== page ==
The same questions can be asked about male homosexual Muslims: how are they supposed to interact with other (Muslim) men? I imagine it's not as tough, though, because a man's outer piety cannot be judged to the same extent or as badly as a woman's. (Men don't have to wear a headcovering, and men don't have most of the restrictions that women have when interacting with others or in public; so the issue of "how do I behave around this Muslim gay?" may not arise to the extent that it does and can for women.)

What is also interesting is that this discussion, these questions, would in a very important way question mainstream Islamic concepts of hijab, pardah (basically hijab, but more importantly the privatization of women's bodies and sexualities), gender segregation, and other normative practices--and, I hope, compel us to ask the deeper meaning behind these issues, why they're important and why practice them, and what they mean or how they are understood in today's constantly-changing world with new questions that are emerging on an almost-daily basis.

As of now, I haven't heard any Muslim televangelists (who often happen to be men) and preachers on this issue, but I'd be interested to hear what they have to say. Not so I can follow their rules and shun my homosexual Muslim friends from my life or treat them like they're something beyond this world, but because I'm interested in the discussions about Muslim homosexuals and the sort of questions being asked and the way they are being answered. I imagine it's pretty bad, though, and my heart goes out to any gay and lesbian Muslims out there. I'm sorry that we don't treat you like real humans....

I was supposed to write on this issue of Islam and homosexuality years ago! And I'm SO sorry I haven't done that yet, y'all. But coming up on this subject: a discussion of this amazing book called Before Homosexuality in the Arab-Islamic World, 1500-1800 by Khaled El-Rouyaheb. There is SO much information here, all of it so fascinating, much of it so shocking to the Muslim mind who was taught one thing about Islam but then some of the same Muslim scholars (all of whom are males) who developed Islamic law, all these rules on how we're supposed to be around other people and what a woman can and cannot do, are saying other things too ... it's just too interesting not to read, y'all. So, yeah, inshaAllah, the next post on homosexuality among Muslims or in Islam will be on this.

Thanks for reading!

Monday, July 2, 2012

The Quran's Audience as Essentially Male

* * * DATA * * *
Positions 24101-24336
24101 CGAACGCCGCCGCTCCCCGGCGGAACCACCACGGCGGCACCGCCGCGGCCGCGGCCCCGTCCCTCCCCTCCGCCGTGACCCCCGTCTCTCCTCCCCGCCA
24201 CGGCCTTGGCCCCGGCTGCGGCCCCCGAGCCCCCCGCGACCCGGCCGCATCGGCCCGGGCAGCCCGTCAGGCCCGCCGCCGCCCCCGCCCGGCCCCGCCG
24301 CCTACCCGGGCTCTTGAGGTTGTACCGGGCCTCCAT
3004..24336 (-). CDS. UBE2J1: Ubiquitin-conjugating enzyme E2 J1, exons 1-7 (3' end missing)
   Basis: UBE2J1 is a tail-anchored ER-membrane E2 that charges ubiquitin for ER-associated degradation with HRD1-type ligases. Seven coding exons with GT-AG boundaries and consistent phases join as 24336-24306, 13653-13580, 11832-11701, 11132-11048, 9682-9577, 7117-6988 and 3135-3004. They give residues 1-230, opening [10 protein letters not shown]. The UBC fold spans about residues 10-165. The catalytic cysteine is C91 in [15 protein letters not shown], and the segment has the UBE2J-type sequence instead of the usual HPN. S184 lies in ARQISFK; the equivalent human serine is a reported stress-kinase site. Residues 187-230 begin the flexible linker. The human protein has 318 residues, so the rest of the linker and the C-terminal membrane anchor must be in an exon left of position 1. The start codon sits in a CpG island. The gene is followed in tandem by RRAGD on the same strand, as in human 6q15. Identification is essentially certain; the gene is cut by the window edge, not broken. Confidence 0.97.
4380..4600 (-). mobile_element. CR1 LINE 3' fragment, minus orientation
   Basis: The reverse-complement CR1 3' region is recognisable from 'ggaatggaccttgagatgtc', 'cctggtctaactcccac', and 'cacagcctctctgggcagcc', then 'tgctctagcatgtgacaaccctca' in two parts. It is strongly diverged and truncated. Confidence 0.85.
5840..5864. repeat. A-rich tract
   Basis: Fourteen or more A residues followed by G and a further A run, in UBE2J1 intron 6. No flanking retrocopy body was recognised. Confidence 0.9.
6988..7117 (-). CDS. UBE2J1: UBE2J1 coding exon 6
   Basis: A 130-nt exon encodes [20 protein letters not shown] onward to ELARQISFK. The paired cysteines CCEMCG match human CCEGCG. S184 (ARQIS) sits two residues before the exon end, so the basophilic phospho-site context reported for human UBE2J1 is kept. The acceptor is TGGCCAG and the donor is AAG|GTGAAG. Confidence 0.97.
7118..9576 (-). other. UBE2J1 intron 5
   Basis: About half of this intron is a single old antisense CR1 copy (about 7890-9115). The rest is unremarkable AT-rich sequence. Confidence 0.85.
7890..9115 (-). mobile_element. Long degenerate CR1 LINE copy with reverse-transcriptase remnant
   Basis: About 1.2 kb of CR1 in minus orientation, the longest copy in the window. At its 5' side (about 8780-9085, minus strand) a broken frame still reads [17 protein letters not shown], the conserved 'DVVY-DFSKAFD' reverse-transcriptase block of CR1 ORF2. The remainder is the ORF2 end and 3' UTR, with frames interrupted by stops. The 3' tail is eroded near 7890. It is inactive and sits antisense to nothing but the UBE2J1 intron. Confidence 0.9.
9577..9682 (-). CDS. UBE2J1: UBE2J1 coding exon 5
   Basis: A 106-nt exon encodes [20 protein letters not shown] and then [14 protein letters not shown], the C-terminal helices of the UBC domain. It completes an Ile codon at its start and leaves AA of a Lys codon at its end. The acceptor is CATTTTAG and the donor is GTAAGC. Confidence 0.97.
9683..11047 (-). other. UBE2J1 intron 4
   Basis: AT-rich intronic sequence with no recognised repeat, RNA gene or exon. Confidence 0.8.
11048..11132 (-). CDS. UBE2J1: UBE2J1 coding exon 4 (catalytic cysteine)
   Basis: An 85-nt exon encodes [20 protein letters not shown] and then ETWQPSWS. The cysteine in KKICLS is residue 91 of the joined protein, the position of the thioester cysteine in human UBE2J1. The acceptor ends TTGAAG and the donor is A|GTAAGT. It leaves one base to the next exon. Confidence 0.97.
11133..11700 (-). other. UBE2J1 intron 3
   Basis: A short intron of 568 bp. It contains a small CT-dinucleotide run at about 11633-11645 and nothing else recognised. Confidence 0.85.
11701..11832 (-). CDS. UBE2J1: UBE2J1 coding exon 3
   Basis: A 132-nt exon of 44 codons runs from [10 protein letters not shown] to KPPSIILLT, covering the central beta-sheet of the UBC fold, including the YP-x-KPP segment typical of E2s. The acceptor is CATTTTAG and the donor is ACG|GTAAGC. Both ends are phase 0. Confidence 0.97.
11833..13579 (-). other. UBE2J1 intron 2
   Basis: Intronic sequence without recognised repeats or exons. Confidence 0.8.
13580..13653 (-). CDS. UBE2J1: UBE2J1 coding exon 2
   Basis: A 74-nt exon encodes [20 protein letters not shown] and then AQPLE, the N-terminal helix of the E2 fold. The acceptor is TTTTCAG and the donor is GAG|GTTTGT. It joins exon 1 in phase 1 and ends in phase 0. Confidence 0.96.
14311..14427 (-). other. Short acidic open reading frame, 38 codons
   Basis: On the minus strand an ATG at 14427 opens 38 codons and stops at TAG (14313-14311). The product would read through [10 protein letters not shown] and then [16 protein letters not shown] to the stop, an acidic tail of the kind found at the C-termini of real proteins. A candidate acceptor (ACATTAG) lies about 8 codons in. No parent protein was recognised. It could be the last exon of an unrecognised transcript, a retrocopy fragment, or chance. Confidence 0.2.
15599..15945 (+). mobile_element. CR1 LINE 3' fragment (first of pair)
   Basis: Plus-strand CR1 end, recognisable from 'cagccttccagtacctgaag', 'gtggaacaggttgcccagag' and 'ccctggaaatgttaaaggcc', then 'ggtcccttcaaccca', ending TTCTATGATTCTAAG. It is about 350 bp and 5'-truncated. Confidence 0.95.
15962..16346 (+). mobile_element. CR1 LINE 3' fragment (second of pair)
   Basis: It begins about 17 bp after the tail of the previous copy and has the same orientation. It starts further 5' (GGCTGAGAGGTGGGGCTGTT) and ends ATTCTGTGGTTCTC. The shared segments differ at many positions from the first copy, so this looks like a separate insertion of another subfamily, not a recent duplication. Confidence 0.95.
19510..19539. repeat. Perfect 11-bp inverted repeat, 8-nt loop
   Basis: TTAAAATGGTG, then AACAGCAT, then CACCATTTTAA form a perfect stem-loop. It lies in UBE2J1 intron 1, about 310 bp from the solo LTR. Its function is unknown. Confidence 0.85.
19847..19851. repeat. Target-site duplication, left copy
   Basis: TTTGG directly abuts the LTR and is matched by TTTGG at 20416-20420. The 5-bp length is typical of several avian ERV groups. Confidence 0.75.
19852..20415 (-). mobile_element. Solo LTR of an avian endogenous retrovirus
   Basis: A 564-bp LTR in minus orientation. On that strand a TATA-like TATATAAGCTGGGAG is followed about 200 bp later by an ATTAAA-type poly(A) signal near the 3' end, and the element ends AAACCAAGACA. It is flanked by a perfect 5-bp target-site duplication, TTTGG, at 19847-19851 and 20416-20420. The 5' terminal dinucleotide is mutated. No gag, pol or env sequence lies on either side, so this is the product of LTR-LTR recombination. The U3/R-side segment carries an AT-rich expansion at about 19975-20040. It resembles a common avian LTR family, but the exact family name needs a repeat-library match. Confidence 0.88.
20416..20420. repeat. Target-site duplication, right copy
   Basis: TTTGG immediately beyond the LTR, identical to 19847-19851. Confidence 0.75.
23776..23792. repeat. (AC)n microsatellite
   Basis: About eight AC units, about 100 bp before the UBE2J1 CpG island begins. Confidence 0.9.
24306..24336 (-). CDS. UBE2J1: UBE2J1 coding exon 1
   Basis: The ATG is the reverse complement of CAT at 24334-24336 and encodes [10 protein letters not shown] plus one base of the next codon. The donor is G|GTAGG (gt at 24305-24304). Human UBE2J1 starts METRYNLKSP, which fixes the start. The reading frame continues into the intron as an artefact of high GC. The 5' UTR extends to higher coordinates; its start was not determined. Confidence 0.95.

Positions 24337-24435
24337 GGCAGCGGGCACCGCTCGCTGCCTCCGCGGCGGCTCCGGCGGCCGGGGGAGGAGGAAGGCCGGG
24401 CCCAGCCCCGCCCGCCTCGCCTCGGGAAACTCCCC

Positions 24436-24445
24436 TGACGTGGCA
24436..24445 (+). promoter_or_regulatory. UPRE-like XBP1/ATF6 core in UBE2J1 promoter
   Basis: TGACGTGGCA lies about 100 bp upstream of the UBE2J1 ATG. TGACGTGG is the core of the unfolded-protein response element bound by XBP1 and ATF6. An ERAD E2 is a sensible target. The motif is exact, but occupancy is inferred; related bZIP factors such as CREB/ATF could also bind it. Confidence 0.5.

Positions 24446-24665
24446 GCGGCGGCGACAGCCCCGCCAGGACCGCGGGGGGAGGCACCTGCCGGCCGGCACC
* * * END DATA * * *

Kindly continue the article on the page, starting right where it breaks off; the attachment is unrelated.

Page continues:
Last year, I blogged on the issue of the Quran’s “audience,” which I argued was males only, women are never directly addressed in there, women are only talked “about” never “to,” and when a guideline/message is being given to women, men are asked to convey it to them. 

So for the past several months, I’ve been trying to find some Muslim scholars who address this issue, and someone recommended Farid Esack in a discussion on a different topic, and so I decided to read him. I was so, SO delighted and relieved to see that he brings up this problem of audience (he argues that the Qur’an’s “essential audience is male”), although he only mentions it and doesn’t discuss what all it actually means, or what it could mean for Muslim female readers of the Qur’an.

As Esack notes, this problem of the essential audience of the Qur’an should pose significant problems for scholars committed to gender justice; yet, this topic has received little to no attention from Muslim feminists/scholars [(“Islam and Gender Justice: Beyond Simplistic Apologia." In What Men Owe to Women: Men's Voices from World Religions, eds. John Raines and Daniel C. Maguire, p. 195). It is therefore important to engage this issue a little further and discuss its spiritual implications for the female reader of the Qur’an, as well as its significance for Muslim women activists. 
 
I, too, believe that the issue of the gender of the Qur’an’s audience has been marginalized, despite its relevance to Muslim women readers of the Qur’an and Muslim women practitioners of Islam. I want to first explain what this claim entails.
 
In the Qur’an, women are always addressed by the hunna (they (feminine)) pronoun while the men are addressed by the kum (you (general but often masculine, based on the textual context) pronoun. Islamic feminism has not only not attempted to answer this question, but it seems to have neglected to bring it up in any discussions of gender and the Qur’an, other than in Farid Esack’s works (discussed below). Wadud and Barlas discuss God’s gender and point out that because the Qur’an avows that ‘there is none like unto [God],’ the Qur'an establishes that God is Unique, hence beyond representation, and also beyond gender since gender is nothing but a representation of sex”(Asma Barlas, Believing Women in Islam: Unreading Patriarchal Interpretations of the Qur'an, p.100). They, like other scholars, address the issue of God’s gender as being neutral, and many Islamic feminist scholars argue that even when the Qur’an seems to be addressing  only men—that is, using male pronouns—it is in fact addressing all genders, because the Arabic kum can mean “you all (masculine)” or “you all (general”) while kunna means “you all (feminine).” As Mohammad Ashrof writes, 
all the injunctions of the Qur'an are equally applicable, whenever human or people etc. are mentioned, to both men and women. Many Qur'anic verses subsume women and men in the broad terms of 'human being' or 'people' ('insan', 'nas'). Though these words take masculine pronouns in Arabic, and are often translated into English as "mankind" or "men," in Arabic they are gender-neutral and apply to/include women as well, as with the term "humankind" in English (Islam and Gender Justice p.87).